More Songs To Teach Figurative Language

Earlier this year, I published this post about songs featuring various forms of figurative language. It has been one of my most popular posts to date, but you wouldn’t know that from looking at it.

Two people liked it, and one commented.

So why do I say it’s a popular post?

One thing I get to see as a blog admin is search terms – meaning if you type “googly eye kitchen” on Google, it might take you here and I would see the search terms – sometimes. Often it says unknown terms, I imagine due to privacy settings.

Every day since I published that figurative language post, there have been several hits from the terms “figurative language in songs” and other variations of that goal. Some days, I’ll get fifty views from the searches. Now, I can’t really tell if the post is helpful, because teachers are a strange bunch when it comes to this stuff and won’t dare offer feedback. It’s a covert operation. Consult the interwebs and don’t let anyone know you didn’t have the idea yourself. It’s okay. I get it. I judge you not. I am one of you.

american authorsAnyway, since finding figurative language in songs is apparently in high demand, I thought I’d do a round 2 post. I’ll organize by type, like I did in the first post, but I’ll spare you the definitions this time. If you need those, click on the link at the top of this post.

Side note – the bands American Authors and Fall Out Boy use lots of figurative language in their songs, so they’ll appear more than once. They were also on the original post with “Best Day Of My Life” and “Immortals”. I recommend checking out their albums for songs I might have missed, but some have bad language so pre-listen if you’re using these for younger kids.

Another side note – I chose from songs I enjoy listening to. I’m sure there are selections in the country and easy listening genres that would be great for figurative language use, but I would rather stick a fork in my eye than listen to them. If you know of good songs for this in other genres, feel free to share in the comments.

To the songs!


The Best Is Yet To Come – Sheppard (darkest before the sun, stone’s throw. Some metaphor here too.)

Shake If Off – Taylor Swift


The Nights – Avicii (nights never die)

Thinking Out Loud – Ed Sheeran (idiom too – sweep you off your feet)

Little Do You Know – Alex & Sierra (love you til the sun dies)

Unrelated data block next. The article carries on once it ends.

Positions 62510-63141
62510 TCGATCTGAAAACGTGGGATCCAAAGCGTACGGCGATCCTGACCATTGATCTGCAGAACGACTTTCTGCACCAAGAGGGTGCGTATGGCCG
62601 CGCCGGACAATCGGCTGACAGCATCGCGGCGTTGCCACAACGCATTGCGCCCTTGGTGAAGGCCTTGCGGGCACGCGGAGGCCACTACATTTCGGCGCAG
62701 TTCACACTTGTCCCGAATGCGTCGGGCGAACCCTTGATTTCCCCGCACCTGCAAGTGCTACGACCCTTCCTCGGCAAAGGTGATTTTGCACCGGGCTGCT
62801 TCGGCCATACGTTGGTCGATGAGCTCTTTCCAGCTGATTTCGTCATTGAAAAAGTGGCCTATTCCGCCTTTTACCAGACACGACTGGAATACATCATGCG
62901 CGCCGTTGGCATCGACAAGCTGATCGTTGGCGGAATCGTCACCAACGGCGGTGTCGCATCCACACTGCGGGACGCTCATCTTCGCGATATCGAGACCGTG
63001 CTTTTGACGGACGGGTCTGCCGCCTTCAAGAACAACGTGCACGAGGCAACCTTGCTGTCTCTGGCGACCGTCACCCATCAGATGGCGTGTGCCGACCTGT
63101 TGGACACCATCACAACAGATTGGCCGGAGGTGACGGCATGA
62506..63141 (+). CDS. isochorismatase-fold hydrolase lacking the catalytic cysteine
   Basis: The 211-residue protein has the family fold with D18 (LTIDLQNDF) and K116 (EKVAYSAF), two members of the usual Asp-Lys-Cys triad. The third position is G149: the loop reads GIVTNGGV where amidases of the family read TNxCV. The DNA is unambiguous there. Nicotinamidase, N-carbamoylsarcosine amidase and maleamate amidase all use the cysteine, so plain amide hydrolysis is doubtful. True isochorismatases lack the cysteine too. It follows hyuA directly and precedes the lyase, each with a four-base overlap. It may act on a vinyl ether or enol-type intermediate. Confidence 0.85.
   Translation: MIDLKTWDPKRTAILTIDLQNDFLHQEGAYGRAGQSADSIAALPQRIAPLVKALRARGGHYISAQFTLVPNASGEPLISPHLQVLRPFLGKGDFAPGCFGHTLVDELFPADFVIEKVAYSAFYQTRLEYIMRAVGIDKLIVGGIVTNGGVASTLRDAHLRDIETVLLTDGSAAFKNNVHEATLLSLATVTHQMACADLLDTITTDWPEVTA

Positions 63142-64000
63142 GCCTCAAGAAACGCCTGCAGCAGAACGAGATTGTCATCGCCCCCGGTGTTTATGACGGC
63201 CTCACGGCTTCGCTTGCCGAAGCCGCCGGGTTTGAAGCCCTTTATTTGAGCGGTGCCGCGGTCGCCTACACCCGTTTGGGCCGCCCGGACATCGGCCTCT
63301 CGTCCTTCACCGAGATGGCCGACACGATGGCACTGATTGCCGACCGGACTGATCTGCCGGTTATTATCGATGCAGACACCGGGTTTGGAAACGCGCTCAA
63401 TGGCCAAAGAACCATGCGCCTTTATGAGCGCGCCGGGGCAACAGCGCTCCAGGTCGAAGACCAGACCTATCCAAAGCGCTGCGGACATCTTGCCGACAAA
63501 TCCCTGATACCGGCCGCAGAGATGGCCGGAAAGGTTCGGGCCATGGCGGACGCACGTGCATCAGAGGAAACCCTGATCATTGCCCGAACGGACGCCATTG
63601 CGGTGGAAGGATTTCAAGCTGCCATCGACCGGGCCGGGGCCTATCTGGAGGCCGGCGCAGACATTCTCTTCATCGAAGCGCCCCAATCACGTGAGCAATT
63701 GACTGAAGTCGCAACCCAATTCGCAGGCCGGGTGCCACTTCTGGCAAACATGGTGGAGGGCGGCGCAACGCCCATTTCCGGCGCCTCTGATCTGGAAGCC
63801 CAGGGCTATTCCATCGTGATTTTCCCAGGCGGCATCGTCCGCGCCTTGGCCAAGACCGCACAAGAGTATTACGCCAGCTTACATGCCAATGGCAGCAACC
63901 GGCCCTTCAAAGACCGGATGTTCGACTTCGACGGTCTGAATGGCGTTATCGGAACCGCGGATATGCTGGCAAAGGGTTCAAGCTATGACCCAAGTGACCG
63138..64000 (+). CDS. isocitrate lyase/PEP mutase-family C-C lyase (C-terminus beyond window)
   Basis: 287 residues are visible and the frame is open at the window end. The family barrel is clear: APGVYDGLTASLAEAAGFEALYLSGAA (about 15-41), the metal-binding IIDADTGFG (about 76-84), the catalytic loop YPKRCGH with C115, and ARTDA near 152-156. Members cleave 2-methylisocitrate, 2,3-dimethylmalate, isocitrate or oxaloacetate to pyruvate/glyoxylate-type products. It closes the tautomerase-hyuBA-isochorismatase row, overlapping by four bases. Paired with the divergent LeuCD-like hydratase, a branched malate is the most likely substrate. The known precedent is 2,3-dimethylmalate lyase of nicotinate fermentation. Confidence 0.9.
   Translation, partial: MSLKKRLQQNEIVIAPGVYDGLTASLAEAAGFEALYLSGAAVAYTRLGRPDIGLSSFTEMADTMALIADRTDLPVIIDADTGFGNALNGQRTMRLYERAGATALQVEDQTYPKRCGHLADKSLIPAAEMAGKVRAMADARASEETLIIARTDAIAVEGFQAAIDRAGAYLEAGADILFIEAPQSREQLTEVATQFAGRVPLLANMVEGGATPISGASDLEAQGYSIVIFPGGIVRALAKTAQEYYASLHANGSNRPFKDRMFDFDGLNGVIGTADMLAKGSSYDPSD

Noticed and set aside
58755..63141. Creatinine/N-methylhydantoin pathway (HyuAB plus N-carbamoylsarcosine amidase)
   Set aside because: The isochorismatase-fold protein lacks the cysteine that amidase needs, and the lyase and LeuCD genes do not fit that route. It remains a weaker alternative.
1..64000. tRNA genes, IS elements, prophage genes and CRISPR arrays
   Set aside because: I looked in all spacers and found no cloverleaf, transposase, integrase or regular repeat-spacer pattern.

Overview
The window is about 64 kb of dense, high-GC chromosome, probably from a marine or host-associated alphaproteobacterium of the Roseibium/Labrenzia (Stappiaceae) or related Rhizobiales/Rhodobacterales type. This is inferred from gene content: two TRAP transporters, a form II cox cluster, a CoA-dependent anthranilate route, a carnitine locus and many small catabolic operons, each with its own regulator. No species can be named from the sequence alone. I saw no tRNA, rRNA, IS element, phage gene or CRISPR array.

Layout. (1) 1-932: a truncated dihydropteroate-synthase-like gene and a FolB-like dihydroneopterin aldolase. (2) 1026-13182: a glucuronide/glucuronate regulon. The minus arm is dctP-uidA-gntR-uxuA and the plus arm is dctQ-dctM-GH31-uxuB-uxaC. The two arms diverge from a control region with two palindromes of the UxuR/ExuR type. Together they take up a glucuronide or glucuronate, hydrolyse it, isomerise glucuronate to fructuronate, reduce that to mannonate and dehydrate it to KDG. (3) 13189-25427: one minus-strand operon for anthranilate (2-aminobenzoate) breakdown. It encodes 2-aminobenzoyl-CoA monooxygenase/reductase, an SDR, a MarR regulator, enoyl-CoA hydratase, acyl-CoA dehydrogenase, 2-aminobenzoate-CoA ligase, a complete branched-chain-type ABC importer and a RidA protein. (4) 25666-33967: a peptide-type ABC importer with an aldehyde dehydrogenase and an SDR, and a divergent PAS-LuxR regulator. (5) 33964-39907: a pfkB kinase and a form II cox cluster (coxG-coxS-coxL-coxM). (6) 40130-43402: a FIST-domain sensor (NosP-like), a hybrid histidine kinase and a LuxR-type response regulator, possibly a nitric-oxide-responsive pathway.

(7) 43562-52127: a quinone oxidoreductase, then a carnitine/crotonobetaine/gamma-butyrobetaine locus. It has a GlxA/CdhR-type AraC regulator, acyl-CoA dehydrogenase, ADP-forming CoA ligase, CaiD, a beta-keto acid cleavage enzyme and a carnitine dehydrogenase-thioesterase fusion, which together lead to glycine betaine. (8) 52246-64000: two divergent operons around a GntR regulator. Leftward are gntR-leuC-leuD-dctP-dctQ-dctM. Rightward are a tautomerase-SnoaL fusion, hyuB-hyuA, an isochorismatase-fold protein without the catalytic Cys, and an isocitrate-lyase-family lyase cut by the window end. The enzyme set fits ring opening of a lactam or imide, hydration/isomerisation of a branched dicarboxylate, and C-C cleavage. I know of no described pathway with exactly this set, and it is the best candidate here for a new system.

The Phoenix – Fall Out Boy (kind of dark. Maybe better for older kids. Good for metaphor too)

The Maze – Michael Schulte (listen for the “like” lines)


Young Volcanoes – Fall Out Boy (I almost didn’t list this one because “assholes” is in verse two, but it’s so good for metaphors and similes. I’m listing for high school teachers and anyone else who wants to stop it before verse 2.)

Heart of Stone – American Authors

Centuries – Fall Out Boy

Believer – American Authors (good for idioms too)

I think that’s a good start. I’d like for this to be a fluid list, in that we can add to it over time. I’ll do that as I come across appropriate songs, and I’ll look at any songs you put in the comments.

11 thoughts on “More Songs To Teach Figurative Language

  1. Pingback: What Did You Like? 2016 In Review | Allison Maruska

  2. Pingback: Songs To Teach Figurative Language | Allison Maruska

  3. Some GREAT ideas here! Thank you for your songs. I always use music in my presentation of language points in my ESL classes and I haven’t found one student yet who hasn’t enjoyed the music element. Better still if you can sing and/or play it or parts of it yourself – and you are comfortable doing so. There are lots of karaoke backing tracks you can access. The students will never forget the lesson! 😀😀

    Liked by 1 person

  4. “Every day since I published that figurative language post, there have been several hits from the terms ‘figurative language in songs’ and other variations of that goal. Some days, I’ll get fifty views from the searches.”

    Where are you looking to see this stuff?

    I’d have asked on Facebook but then you wouldn’t have this comment.

    Liked by 1 person

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